Sancerre is an appellation in the Upper Loire Valley, France, producing mostly white wines, made from Sauvignon Blanc, and also some reds from Pinot Noir.
‘In the UK, Sancerre is the Loire’s most ubiquitous wine,’ said Jim Budd, DWWA regional chair for the Loire, in the September 2016 issue of Decanter.
‘Like Chablis, its relatively close neighbour, you can expect to find Sancerre listed on many UK restaurant wine lists.’
Climate and soils
The climate is cool continental, so the grapes have high acidity and crisp flavours.
‘There are three different types of soil in the Sancerre region – caillottes (pure limestone), terres blanches (clay limestone) and silex (flint),’ said Budd.
‘The caillottes and terres blanches each account for 40%.’
Sancerre wine flavours
Sancerre white wines have refreshing flavours including lemon, lime, elderflower and some grassy notes. You can also detect flint in some examples.
According to Decanter‘s Tasting notes decoded, ‘Flint, flinty or even gunflint are terms used to describe the minerality note that is found in dry, austere white wines, notably Chablis and Sancerre.’
Although Chablis is made from Chardonnay in Burgundy, this mineral character is found in both wines.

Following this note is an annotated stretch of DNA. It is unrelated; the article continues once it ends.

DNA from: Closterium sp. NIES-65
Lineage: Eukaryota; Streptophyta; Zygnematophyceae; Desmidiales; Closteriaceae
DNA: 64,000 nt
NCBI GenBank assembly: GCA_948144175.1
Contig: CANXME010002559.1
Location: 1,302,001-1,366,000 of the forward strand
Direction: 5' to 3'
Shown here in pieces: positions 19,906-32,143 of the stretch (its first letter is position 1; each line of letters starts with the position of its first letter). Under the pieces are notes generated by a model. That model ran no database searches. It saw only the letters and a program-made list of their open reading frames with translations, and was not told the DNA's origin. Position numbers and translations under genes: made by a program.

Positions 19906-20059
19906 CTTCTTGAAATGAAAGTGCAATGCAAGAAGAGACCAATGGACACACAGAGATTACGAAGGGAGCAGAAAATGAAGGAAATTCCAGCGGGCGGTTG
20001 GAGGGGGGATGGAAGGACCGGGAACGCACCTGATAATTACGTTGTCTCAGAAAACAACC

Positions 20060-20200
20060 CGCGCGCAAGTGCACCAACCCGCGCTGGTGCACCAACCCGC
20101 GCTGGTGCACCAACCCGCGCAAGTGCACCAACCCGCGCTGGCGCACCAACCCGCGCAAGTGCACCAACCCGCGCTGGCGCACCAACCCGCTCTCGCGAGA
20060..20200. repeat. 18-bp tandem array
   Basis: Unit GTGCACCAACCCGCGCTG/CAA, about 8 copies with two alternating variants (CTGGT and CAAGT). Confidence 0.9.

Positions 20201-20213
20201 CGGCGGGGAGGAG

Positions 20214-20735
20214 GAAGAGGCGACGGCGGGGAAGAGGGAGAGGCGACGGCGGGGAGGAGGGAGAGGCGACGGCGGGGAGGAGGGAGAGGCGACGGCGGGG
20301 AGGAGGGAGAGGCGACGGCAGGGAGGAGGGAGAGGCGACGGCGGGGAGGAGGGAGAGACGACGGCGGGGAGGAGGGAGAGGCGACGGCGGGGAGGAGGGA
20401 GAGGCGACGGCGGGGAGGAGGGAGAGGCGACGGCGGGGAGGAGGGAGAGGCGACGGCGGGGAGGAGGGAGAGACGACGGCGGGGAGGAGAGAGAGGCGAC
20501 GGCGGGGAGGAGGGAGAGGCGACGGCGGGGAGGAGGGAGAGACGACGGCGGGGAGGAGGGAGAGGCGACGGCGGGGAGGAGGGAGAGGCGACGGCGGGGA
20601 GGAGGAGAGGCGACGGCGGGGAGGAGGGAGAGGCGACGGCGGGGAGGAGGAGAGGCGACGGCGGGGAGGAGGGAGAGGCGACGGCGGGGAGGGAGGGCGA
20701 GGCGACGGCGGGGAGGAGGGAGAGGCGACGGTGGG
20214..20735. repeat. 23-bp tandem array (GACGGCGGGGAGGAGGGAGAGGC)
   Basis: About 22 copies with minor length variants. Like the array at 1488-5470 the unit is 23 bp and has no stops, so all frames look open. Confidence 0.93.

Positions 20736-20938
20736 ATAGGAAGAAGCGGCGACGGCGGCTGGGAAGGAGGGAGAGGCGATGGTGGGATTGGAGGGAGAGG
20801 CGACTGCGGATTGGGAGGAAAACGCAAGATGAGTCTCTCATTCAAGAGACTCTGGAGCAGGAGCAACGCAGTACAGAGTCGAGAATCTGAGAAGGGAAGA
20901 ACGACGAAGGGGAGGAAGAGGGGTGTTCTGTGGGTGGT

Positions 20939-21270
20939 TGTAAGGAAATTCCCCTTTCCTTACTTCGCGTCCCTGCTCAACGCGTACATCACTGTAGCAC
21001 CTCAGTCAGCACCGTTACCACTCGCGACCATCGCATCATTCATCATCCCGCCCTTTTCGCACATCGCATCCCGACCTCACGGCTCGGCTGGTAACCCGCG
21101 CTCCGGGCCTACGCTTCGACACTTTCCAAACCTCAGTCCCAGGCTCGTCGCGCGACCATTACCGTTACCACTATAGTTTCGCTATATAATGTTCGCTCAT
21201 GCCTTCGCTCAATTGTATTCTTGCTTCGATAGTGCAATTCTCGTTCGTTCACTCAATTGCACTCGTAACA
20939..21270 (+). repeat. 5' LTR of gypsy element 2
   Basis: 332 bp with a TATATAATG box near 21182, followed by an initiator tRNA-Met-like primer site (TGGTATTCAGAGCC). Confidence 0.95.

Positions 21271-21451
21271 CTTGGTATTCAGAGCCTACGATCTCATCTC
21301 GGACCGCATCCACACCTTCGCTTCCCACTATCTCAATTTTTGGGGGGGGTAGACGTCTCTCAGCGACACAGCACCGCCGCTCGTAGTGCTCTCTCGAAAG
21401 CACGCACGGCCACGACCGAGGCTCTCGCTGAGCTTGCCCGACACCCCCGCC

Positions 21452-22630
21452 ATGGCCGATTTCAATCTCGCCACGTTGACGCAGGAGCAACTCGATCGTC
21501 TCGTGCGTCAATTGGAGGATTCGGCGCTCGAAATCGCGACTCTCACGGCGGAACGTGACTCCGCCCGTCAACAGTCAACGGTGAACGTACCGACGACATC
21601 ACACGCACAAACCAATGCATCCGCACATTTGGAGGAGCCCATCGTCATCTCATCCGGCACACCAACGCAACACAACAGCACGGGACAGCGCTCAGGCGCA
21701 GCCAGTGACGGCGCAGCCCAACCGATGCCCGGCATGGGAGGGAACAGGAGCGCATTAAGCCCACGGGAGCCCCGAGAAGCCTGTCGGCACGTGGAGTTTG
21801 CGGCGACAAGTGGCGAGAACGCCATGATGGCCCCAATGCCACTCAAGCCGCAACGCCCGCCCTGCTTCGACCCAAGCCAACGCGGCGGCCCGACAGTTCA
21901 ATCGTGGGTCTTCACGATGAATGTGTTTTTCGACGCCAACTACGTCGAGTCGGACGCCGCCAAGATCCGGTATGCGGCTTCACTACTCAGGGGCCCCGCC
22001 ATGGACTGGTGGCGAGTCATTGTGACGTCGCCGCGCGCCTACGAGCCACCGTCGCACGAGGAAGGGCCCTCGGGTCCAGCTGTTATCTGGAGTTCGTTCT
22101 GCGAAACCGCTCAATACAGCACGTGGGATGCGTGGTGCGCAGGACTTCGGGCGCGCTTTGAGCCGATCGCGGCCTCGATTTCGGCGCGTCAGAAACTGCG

Andrew Jefford called Sancerre and Chablis ‘climate-and-soil twins, which just happen to find themselves growing different grape varieties.’
‘You can enjoy Sancerre when it’s young and fresh, but if you buy a top Sancerre you will get additional complexity with 10 or 15 years in the cellar that you couldn’t find in other Sauvignon Blancs,’ said Budd.
Sancerre red wines
Sancerre chiefly produced red wine from Pinot Noir and Gamay, until the arrival of phylloxera in the second half of the 19th century.
Today, Sauvignon Blanc now accounts for approximately 80% of production, with Pinot Noir just 20%.
But, they are worth seeking out, as ‘an increasing number of Sancerre producers are making serious, weighty reds that can stand shoulder to shoulder with top cru Burgundy’, said Decanter’s Tina Gellie in 2015.